5 KPIs to Measure Financial Health of Your Business

Posted by Guthrie-Jensen Consultants

Every business has one end-goal, and that’s to generate profit and revenue. However, many companies have been blindsided before. Stakeholders and business owners believe that the company is running ever-so-smoothly, but little do they know that they’re not meeting their financial goals and objective, resulting to the need for downsizing or worst, business closure.

That’s why it’s crucial to implement the right financial management strategies. You can’t just base your success on subjective data – you need to see the numbers to know whether you’re on the right path. Here are key performance indicators (KPIs) you can use to analyze your financial health deeply.


1. Revenue

How much are you selling in a given year, quarter, or month? Your revenue is the total amount you earned from the sale of your goods and services, including income from various collectibles such as tax incentives, interests, etc.

Your revenue will show you how well your products and services are being received, as well as how your sales and marketing teams are faring in their efforts.


2. Net Profit

It’s not enough that your revenue is high. You need to know how much your company is making. The net profit refers to your income minus all your expenses, including the cost of goods or services, utilities, payroll, taxes, and more.

\textbf{Net Profit} = \textit{Total Revenue} - \textit{Total Expenses (cost of goods, operating expenses, taxes, utilities, etc.)}

Your net profit tells you whether you’re pricing your products and services appropriately. A negative amount shows that you’re spending more than you’re earning, while a positive amount shows you that there’s income. But, does the positive cash flow directly mean that you’re doing well? No, you may be earning, but that cash flow isn’t enough to sustain your business or scale up in the timeframe you originally intended.


3. Net Profit Margin

How much of your revenue translates into profit? Expressed as a percentage, your net profit margin refers to the amount your business earns per dollar of sales. For instance, if your net profit margin is 18%, then that means you’re keeping 0.18 for every dollar made.

\textbf{Net Profit Margin} = \frac{\textit{Revenue} - \textit{Expenses (Net Profit)}}{\textit{Revenue}} \times 100

Determining your net profitability is essential because an increase in revenue doesn’t necessarily mean an increase in net profit, but an increase in net profit margin is always favorable.

A negative net profit margin, on the other hand, means that the company is incurring losses for that specific month, quarter, or year. Note that this can temporarily happen to businesses during times of recession, increase in the cost of labour and raw materials, and other factors that affect profit and revenue.


4. Working Capital

Your working capital is your company’s readily available cash to be used for immediate financial obligations, such as utilities and employee salaries. This can be determined by subtracting your current liabilities from your existing assets with cash value, such as on-hand funds, short-term investments, accounts receivables, loans, and more.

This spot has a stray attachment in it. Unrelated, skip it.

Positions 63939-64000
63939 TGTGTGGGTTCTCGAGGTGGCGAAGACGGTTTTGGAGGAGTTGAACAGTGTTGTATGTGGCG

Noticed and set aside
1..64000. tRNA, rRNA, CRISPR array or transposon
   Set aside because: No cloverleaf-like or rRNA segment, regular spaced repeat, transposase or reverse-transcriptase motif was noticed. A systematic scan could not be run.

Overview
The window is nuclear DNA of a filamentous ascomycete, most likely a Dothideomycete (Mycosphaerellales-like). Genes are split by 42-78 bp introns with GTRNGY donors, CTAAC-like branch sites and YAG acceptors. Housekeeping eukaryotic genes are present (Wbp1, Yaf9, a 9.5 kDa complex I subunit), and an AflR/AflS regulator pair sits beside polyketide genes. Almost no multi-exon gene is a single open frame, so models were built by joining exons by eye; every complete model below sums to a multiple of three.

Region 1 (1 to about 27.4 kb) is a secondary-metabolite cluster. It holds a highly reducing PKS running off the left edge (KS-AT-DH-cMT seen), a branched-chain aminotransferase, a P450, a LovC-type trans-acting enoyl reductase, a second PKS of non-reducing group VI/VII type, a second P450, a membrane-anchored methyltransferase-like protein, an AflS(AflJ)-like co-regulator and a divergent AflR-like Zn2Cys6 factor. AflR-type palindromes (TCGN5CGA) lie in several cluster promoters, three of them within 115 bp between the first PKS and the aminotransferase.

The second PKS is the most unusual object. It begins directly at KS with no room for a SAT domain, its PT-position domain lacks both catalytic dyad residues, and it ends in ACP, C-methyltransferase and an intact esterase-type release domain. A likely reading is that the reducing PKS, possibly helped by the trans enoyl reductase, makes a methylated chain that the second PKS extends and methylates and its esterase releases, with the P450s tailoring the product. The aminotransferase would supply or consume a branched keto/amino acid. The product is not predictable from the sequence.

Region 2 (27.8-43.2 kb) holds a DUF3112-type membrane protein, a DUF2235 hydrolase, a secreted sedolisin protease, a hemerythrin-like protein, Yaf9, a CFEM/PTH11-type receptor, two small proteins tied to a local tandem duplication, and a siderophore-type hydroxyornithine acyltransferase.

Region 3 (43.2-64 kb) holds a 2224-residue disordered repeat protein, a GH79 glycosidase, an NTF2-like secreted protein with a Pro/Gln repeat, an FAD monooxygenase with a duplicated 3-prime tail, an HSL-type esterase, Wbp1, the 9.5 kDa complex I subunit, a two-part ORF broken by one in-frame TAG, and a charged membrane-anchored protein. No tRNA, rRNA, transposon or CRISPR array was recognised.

\textbf{Working Capital} = \textit{Current Assets} - \textit{Current Liabilities}

This can give you deeper insight into your financial health, beyond profit and revenue, as it demonstrates how much room you have for investments, expansions, and innovations.


5. Current Ratio

The current ratio can be used to determine your financial flexibility and ascertain whether your company has a healthy operating cycle. This KPI takes into account all your company assets such as cash equivalents, accounts receivables and inventories.

\textbf{Current Ratio} = \frac{\textit{Current Assets}}{\textit{Current Liabilities}}

Your resulting current ratio should fall between 1.5 and 3. If you experience a below one ratio, it could mean that you’re making too many large investments or that your debts are piling up. While it’s not uncommon for a business to have a current ratio of less than one during periods when they’re accumulating debt or investing in innovative systems, you should be careful about this, as you may not have cash flow to operate.

On the other hand, a current ratio of more than three may mean that you’re not investing enough to grow or scale up your business.

As an all-around entrepreneur, you need to equip yourself with high-level business skills to secure the financial state of your business, come up with effective sales and marketing campaigns, and implement strategies to generate a substantial profit and revenue for your company.


It’s time to take your business to the next level. Attend the Practical Financial Management Seminar to know the ins and outs of managing and measuring the financial health of your company.

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